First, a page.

Chips Are Down for German Micro-Electronics Industry | Germany| News and in-depth reporting from Berlin and beyond | DW | 02.12.2008
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Chips Are Down for German Micro-Electronics Industry

Plummeting demand for computer chips is affecting IT centers around the globe. The eastern German state of Saxony is one of the areas trying to survive a year that experts are already calling a disaster.

Worker holding up freshly baked computer microchips

Investors who bet on these chips are getting very nervous

The latest figures for the semiconductor industry, released at the beginning of this week, were bleak.

The Semiconductor Industry Association (SIA) in San Jose, California, said on Monday, Dec. 1, that global sales of computer chips dropped around two percent between September and October, from $23 billion to $22.5 billion (18.2 billion euros to 17.8 billion euros).

“The slowdown in worldwide semiconductor sales that became evident in September continued in October,” said SIA President George Scalise in a press release. “The worldwide financial turmoil is expected to continue to impact demand for semiconductors as we enter 2009."

Some forecasts predict the industry will shrink by as much as one-fifth next year, and many of the world's largest computer-chip manufacturers -- including Samsung and Toshiba -- are reporting drops in profits of up to 30 percent.

"Amidst the constant bad economic news, orders…have practically come to a standstill," analyst Dale Ford of the market researching company iSuppli told Reuters news agency. "From the perspective of memory-chip makers, 2008 can only be described as catastrophic."

One region being hit hard is the eastern German state of Saxony. Perennially the most prosperous area of the formerly communist part of the country, the technology-driven region is struggling to cope with the slowdown in one of its main industries.

Depression in Dresden

A computer chip in front of the Infineon logo

Orders have been shrinking at Infineon

The metropolitan Dresden area is Europe's largest micro-electronic center. Some 1,200 firms with more than 4,000 employees are located in "Silicon Saxony."

One of the biggest names in the industry, Infineon Dresden, has already slashed 650 jobs. The company is trying to save the remaining 1,700 by moving away from chips for personal computers and toward semiconductors for things like credit cards, mobile phones and car airbags.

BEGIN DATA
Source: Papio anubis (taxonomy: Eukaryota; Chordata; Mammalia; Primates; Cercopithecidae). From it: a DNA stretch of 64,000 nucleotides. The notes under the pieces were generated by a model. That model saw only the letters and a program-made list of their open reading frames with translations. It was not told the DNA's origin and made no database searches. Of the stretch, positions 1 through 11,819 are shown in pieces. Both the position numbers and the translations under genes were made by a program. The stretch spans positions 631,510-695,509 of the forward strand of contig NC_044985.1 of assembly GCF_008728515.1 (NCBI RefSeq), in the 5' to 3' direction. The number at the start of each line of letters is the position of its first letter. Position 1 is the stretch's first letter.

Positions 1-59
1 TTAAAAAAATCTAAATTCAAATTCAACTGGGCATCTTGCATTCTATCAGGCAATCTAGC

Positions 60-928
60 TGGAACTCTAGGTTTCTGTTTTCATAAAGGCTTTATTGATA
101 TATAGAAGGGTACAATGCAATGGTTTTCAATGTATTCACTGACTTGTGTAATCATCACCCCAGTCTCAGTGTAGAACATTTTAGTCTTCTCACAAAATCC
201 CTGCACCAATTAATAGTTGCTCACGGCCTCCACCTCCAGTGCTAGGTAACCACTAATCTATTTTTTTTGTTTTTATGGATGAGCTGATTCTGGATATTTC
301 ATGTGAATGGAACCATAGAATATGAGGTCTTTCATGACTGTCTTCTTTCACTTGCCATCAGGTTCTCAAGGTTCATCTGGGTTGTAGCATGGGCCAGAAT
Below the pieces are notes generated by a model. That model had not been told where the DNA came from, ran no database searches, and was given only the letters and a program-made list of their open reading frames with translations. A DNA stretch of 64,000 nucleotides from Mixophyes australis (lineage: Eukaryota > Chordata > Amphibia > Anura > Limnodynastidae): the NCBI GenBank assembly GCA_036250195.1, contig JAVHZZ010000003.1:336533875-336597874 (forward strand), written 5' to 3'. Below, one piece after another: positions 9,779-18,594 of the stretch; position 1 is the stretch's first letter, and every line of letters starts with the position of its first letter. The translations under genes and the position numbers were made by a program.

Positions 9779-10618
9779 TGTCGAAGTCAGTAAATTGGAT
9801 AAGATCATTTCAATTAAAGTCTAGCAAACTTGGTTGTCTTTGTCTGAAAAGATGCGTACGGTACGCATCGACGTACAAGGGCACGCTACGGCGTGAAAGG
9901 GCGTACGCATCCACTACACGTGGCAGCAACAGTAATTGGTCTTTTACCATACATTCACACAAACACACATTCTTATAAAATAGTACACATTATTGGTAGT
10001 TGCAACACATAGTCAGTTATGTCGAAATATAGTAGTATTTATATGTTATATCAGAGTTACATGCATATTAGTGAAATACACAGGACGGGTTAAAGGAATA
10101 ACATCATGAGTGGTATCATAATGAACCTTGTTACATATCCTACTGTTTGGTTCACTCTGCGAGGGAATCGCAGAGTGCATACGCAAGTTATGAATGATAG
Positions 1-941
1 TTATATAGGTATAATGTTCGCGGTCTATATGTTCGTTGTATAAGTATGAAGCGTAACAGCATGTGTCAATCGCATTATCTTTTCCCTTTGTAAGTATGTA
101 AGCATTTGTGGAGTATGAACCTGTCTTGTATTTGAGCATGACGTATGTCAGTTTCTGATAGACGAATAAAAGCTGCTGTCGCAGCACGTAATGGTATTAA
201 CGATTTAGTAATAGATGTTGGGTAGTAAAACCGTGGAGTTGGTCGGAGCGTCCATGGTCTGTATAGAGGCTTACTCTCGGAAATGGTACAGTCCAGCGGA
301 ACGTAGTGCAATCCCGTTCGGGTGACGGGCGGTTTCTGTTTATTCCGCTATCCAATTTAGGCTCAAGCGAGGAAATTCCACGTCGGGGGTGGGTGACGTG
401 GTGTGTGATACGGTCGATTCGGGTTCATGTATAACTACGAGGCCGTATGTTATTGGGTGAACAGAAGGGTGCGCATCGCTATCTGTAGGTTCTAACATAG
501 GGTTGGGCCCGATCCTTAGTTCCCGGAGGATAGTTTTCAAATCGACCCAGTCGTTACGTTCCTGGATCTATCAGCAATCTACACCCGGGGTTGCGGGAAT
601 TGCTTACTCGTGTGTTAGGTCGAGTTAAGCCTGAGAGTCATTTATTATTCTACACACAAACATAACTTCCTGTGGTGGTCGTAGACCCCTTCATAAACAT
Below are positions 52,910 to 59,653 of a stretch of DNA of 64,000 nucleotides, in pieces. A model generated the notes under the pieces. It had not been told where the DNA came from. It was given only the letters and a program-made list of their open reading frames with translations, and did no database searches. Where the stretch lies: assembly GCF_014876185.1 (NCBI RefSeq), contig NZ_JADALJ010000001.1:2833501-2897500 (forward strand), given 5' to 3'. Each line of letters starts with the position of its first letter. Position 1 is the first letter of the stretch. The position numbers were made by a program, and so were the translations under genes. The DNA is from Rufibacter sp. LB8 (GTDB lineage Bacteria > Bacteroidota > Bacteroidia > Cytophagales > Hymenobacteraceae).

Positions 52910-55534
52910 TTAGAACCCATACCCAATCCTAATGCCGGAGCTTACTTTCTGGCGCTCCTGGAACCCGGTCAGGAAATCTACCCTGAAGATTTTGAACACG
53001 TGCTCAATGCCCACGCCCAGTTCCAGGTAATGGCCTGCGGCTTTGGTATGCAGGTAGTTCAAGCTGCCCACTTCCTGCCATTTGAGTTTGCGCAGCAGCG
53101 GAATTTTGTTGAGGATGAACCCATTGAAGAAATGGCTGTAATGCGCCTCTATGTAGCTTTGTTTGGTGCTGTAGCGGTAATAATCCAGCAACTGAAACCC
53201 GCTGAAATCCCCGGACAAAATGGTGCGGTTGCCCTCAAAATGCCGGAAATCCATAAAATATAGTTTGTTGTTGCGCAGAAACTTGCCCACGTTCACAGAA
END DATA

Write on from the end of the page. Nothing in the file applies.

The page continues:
"Of course we're affected by the current crisis," company spokeswoman Diana Heuer told DW-RADIO. "Especially in terms of automotive products, we're feeling it. But in the long term we think that we've settled in the right markets."

But there's little reason for even such guarded optimism at Infineon subsidiary Qimonda, which specialized in chips for computers.

With orders falling through the floor, the company has no choice but to cut back drastically or disappear.

"The plan is to eliminate 950 jobs at our Dresden location," Qimonda spokeswoman Anja Berger told DW-RADIO. "On the one hand, we'll be closing our last-stage chip-baking facility, and on the other, we're reducing our research and development facilities."

Qimonda is also looking for outside help.

Sink or swim

View of historic downtown in Dresden

Silicon Saxony is set to to suffer

Qimonda reckons 500 million euros in guarantees are required to ensure the company's continued existence. But with parent company Infineon Dresden itself going through hard times, management is turning to the state.

Infineon would like to reduce its stock holdings in Qimonda by some 30 percent, from 77.5 percent to less than a half. But the state of Saxony is reticent to swap what are effectively loans for shares.

"I think the company itself has to take responsibility, before calling on the state," Saxony Economics Minister Thomas Jurk told DW-RADIO. "And to my ears, the calls have been too loud -- you have to remember that this market has been having problems for quite some time."

Jurk said that his ministry was willing, in principle, to invest in businesses to save jobs, but that he wanted to see whether the company showed signs of finding long-term solutions.

"We don't want any quick fixes only to be left with a pile of rubble a few months down the road," Jurk said.

Qimonda says it is trying to develop markets that are less volatile. But there's no guarantee they'll be able to do so quickly enough to avoid going under.

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